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  • Writer's pictureNailhead Magazine


Sino Hearts is a punk power pop band founded by Zhong, who is well known and active in the Chinese and Austrian punk scene. With his love for the sound of the 60s, the native Chinese earned his current notoriety, and rightly so. With his band he has now released his 3rd album "Lightening The Darkness" and we were able to ask Zhong from the Sino Hearts exclusively about him and his new album!

Nailhead Magazine: Hello Zhong! Thank you for taking the time to answer some of our questions.

For those who don't know you yet, please introduce yourself, tell us what you do and how people know you.

Zhong: Hello Constantin! Thank you for the questions, which give me the opportunity to tell you about the music, which I enjoy a lot.

I'm Zhong, I was born in China, but I've lived in Vienna since I was a teenager. At that time I was already more or less musically active and played in a few bands like Deecracks, Frankenstyle, Maltschick's Molodoi, 2nd Class Substitutes... and of course I founded Sino Hearts in Vienna.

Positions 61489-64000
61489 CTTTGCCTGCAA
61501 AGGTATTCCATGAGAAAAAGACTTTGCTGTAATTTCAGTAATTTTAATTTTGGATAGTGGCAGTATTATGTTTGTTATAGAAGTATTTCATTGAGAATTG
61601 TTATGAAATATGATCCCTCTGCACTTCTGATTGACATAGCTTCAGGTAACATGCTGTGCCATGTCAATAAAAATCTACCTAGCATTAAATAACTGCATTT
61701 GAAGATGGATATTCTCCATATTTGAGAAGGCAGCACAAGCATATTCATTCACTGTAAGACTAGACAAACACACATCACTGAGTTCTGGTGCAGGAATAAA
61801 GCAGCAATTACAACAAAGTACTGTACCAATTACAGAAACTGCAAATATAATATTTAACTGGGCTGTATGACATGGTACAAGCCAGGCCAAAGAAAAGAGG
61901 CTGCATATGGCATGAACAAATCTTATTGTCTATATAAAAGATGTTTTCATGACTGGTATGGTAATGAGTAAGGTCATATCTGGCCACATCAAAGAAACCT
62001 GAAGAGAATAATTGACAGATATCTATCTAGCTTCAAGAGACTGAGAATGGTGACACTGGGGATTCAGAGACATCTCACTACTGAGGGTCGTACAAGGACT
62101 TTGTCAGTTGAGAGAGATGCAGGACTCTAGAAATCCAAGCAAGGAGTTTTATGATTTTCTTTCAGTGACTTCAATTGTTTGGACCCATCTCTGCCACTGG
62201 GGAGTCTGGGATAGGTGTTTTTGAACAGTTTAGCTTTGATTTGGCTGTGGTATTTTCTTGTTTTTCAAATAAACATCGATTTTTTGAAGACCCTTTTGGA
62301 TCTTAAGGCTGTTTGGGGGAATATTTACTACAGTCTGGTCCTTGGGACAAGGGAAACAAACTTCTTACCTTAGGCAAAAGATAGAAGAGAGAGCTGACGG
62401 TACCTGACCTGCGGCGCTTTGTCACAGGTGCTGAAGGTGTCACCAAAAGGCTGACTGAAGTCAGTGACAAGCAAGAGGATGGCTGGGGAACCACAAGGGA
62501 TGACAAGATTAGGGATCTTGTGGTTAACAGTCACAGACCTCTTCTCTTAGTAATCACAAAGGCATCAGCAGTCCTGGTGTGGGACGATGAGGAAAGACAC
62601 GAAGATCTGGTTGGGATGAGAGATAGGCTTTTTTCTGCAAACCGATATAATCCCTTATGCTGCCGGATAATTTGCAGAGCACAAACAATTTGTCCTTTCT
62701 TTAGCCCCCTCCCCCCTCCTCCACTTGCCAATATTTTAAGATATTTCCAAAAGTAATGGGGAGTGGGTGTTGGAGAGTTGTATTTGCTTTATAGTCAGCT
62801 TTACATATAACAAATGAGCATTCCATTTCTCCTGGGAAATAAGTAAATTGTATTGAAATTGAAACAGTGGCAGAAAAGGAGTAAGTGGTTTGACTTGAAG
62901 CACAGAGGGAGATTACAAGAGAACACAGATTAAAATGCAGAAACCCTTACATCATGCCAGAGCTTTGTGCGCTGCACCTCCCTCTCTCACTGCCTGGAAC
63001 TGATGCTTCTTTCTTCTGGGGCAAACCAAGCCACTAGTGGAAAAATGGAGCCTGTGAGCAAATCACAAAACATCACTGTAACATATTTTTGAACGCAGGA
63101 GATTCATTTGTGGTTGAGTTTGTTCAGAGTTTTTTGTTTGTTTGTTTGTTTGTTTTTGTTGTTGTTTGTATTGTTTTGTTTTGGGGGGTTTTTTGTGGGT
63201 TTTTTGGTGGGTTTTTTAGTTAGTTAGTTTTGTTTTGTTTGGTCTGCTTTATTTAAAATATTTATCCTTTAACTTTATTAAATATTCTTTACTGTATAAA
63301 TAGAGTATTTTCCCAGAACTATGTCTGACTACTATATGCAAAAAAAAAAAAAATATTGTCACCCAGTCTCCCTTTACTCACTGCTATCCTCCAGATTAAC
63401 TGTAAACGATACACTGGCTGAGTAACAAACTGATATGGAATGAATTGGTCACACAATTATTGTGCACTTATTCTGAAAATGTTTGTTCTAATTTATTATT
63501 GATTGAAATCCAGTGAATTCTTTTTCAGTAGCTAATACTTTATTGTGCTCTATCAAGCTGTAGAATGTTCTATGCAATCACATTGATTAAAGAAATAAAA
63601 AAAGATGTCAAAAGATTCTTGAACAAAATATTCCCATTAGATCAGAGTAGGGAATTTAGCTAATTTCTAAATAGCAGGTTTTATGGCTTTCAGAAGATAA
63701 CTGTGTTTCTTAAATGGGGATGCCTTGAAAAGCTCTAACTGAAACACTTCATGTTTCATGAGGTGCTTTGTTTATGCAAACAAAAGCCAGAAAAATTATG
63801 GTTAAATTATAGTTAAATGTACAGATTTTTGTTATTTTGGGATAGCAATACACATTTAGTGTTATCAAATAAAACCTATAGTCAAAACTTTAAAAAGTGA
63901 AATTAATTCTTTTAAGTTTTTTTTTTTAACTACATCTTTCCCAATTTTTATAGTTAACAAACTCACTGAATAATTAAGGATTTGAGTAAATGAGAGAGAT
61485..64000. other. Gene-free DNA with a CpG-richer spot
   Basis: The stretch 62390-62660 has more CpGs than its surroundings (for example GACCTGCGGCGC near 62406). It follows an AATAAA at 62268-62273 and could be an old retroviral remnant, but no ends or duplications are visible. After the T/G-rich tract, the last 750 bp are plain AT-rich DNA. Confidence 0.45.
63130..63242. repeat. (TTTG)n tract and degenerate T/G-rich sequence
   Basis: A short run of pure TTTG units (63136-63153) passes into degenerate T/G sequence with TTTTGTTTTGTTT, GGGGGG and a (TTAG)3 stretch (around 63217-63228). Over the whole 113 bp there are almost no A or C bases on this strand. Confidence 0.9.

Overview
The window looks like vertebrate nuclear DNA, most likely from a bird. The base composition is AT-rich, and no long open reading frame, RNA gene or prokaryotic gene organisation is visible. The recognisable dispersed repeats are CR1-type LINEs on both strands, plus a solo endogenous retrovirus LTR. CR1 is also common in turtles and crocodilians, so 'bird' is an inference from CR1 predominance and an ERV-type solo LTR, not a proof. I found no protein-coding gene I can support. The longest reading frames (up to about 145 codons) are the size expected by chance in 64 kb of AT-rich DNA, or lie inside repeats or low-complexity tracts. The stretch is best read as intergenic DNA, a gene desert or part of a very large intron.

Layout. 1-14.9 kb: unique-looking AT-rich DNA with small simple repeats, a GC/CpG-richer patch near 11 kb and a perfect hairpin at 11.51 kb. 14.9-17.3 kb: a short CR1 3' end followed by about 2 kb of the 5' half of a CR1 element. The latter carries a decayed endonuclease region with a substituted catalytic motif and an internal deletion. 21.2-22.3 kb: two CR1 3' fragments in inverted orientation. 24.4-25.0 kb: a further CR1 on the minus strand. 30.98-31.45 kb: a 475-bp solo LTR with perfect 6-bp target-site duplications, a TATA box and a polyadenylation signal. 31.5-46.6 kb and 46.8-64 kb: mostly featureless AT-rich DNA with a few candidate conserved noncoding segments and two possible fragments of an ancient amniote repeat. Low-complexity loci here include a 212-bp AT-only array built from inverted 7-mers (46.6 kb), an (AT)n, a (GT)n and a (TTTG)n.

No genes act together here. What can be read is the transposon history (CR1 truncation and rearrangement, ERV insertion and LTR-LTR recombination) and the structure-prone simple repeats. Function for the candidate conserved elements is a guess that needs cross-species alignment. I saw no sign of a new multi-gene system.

Nailhead Magazine: What made you start making music or make the music you are writing now?

Zhong: Most importantly, I discovered punk rock and alternative music back in China when I was a kid, but in Asia, the independent music industry still only exists in Japan to this day. There are good scenes in China and South Korea etc., but there are hardly any real labels behind them and they are not really networked with the rest of the world. That's why I just had to get out!

As a classical music student I had the opportunity to study in the West (Austria) to see the other world. By the way, around 2004 an Austrian punk rock band - Sonic Bastards came to China on tour. I was in the front row at their concert in Zhengzhou, China. I wanted to make punk music back then.